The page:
As described above, the potential at the output nodes OUT and /OUT goes from Vdd to 1/2(Vdd) to Vss or vice versa. Unlike the present invention, most conventional CMOS circuits require full voltage swing from Vdd to Vss or vice versa. Hence, the output nodes OUT and OUT require an interface to change the voltage swing level for use with conventional full swing logic circuits. The interface circuits are disclosed in U.S. application Ser. No. 08/688,881, and such disclosure is incorporated herein by reference.

The CRDL circuit has several important advantages over conventional dynamic logic circuits. The CRDL circuit uses a novel precharge scheme in which the charge used for the logic evaluation in a first cycle is recycled to establish a precharge value in the second subsequent cycle. Hence, the CRDL consumes less power than the conventional full-swing precharge circuits. In ideal situations, assuming that precise half-supply precharge level is achieved, the amount of power consumed by the CRDL circuit is about 50% less than a full-swing circuit.

The charge recycling operation also reduces di/dt noise on the supply lines, which sometimes a critical problem in conventional circuits. The CRDL circuit uses internally stored charge to precharge the output nodes during the precharge phase, resulting in a reduction in the amount of the current from the supply. Noise during the evaluation phase also decreases due to reduced voltage swing, resulting in smaller current to and from the supply lines.

Further, there is no noise-sensitive dynamic nodes in the gates. Although the operation of the CRDL circuit is based on the precharge and evaluation actions using a clock, all of the evaluated nodes are connected to either supply or ground rails leading to a static operation. Hence, the problems related to a dynamic node, such as degraded noise margin, are eliminated.

The CRDL circuit also has the advantages of the pass-transistor logic network to implement any random Boolean function. For example, XOR's can be implemented using only two pass-transistors. In the CRDL circuit, the devices needed for the pull-up function in the pass-transistor network can be eliminated since the cross-coupled transistors in the precharge circuitry perform such a function. Such an efficient implementation is particularly important since the key to reducing power dissipation and increasing speed of logic circuits is the reduction of the number of devices.

FIGS. 3A and 3C illustrate the nMOS pass transistor logic network to implement the Boolean function of XOR/XNOR and AND/NAND gates. As shown in the logic table of FIG. 3B, the XOR function is accomplished by two pass transistors coupled to the output node OUT, and the XNOR function is accomplished by two pass transistors coupled to the output node /OUT. Similarly, as shown in the logic table of FIG. 3D, the AND function is accomplished by two pass transistors coupled to the output node OUT, and the NAND is accomplished by a pass transistor coupled to the output node /OUT.

To verify the performance of the CRDL circuit, the current drawn from the supply rail is compared with those of the conventional logic types, such as DCVS and LCDL. The comparisons were done at a power supply of 5V using HSPICE for several fan-in numbers and load capacitance values. FIG. 4A plots the current consumption of the XOR/XNOR and the AND/NAND gates implemented in each logic circuit with the fan-in number being changed from 2 to 8 at a load capacitance of 100 fF. FIG. 4B shows the same data with the load capacitance is changed over the range of 0.2-1 pF.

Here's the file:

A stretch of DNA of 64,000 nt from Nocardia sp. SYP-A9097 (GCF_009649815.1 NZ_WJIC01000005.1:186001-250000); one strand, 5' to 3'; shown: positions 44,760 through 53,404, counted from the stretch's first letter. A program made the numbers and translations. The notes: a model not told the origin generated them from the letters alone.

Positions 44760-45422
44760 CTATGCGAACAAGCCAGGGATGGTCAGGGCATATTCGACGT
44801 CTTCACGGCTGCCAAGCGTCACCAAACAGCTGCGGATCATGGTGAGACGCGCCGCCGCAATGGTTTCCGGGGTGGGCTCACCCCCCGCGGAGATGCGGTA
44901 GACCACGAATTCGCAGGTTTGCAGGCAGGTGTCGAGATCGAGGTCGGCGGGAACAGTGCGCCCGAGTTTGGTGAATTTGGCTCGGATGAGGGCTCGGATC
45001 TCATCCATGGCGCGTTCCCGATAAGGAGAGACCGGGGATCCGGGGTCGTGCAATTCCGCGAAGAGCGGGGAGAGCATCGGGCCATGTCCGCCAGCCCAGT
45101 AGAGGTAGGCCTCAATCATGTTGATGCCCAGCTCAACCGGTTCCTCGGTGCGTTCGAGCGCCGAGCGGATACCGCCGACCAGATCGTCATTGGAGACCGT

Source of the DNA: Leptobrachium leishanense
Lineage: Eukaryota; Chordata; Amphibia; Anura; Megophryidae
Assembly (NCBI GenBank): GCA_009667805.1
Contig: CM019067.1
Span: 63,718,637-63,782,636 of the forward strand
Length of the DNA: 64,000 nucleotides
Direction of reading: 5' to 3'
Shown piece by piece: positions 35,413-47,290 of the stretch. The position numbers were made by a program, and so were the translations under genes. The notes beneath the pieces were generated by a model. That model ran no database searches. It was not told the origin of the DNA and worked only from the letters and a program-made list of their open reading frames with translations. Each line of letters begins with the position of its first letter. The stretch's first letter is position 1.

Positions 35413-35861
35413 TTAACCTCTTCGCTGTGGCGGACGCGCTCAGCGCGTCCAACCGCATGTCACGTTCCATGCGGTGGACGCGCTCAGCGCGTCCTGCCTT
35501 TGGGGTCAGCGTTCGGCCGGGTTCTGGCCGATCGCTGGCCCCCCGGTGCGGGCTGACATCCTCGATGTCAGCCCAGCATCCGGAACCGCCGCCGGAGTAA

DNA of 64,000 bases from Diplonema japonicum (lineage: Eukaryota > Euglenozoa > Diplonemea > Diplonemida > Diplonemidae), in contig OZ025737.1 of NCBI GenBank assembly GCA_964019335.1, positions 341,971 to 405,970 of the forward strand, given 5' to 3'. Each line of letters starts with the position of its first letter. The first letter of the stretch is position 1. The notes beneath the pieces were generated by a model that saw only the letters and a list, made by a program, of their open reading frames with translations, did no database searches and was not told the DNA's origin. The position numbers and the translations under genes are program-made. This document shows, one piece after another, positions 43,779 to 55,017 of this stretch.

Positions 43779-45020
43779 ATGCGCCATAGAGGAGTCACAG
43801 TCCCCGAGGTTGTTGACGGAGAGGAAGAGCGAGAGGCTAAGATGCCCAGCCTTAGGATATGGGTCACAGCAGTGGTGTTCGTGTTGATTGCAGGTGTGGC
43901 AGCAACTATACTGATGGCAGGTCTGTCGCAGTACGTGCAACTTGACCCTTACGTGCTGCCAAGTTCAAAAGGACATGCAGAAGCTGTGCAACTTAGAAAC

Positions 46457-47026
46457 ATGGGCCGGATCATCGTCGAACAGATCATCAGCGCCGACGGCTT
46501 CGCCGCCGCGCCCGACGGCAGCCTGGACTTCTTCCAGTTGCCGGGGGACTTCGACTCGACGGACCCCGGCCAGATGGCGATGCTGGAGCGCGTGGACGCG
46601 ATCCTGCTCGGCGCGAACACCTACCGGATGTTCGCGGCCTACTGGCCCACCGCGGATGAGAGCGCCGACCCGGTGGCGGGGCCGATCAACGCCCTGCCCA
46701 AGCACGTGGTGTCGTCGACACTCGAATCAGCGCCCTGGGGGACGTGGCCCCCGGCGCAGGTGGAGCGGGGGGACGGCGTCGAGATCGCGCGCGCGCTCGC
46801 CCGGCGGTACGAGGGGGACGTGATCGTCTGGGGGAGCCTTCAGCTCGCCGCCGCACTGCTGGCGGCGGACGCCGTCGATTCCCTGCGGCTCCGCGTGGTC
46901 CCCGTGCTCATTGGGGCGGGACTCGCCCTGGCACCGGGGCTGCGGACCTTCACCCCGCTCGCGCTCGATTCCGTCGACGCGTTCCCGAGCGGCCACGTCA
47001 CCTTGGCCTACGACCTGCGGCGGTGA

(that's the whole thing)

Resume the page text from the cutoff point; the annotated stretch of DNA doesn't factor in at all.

The propagation delays of all the logic styles for each Boolean function are made to be the same by device sizing for each fan-in number and load capacitance value, and are shown in the respective figure. From these figures, the CRDL circuit has the smallest current consumption among all the logic circuits, indicating that this logic type consumes the least amount of power.

FIG. 5 depicts a schematic diagram of a bit-sliced cell 20 of a Manchester carry-chain circuit. The cell 20 includes a precharging circuit 12, where the threshold voltage of the cross-coupled pMOS transistors is adjusted by a substrate bias Vbb, and an acceleration buffer 14. The output nodes serve as carry output nodes Cout and /Cout of the cell 20. As shown, the logic network 16 allows simple implementation to accomplish the bit-sliced cell 20 using nMOS transistors controlled by control and pass variables A, /A, B, /B and P and carry-in signals Cin and /Cin.

FIGS. 6A and 6B show the schematic diagram of a sum circuit 30 and a carry circuit 40, respectively, of a full adder. Both the sum circuit 30 and the carry circuit 40 include a precharging circuitry 12 and an acceleration buffer 14' or 14. As shown, the logic networks 16a and 16b easily implement the circuitry to implement the sum circuit 30 and carry circuit 40 using nMOS transistors controlled by control and pass variables A, /A, B, /B and carry-in signals C and /C. The output nodes of the CRDL circuit serve as sum out nodes Sout and /Sout and carry out nodes Cout and /Cout. The 8-bit carry chain is constructed by cascading this cell in series, as shown in FIG. 7.

The simple version is shown in FIG. 7A in which the output signal Eo of the previous stage is used as the enable signal Ei. In this case, the CRDL circuit consumes approximately 23% less power with almost the same speed as the conventional one. FIG. 7B shows the improved version where the interconnection of Eo is optimized. In other words, the output signal Eo of each stage is connected up to the next 4th stage to reduce the propagation delay by optimizing the timing for the activation of the buffer amplifier.

With this connection, the speed improves approximately by 35% over the simple version without any additional power consumption.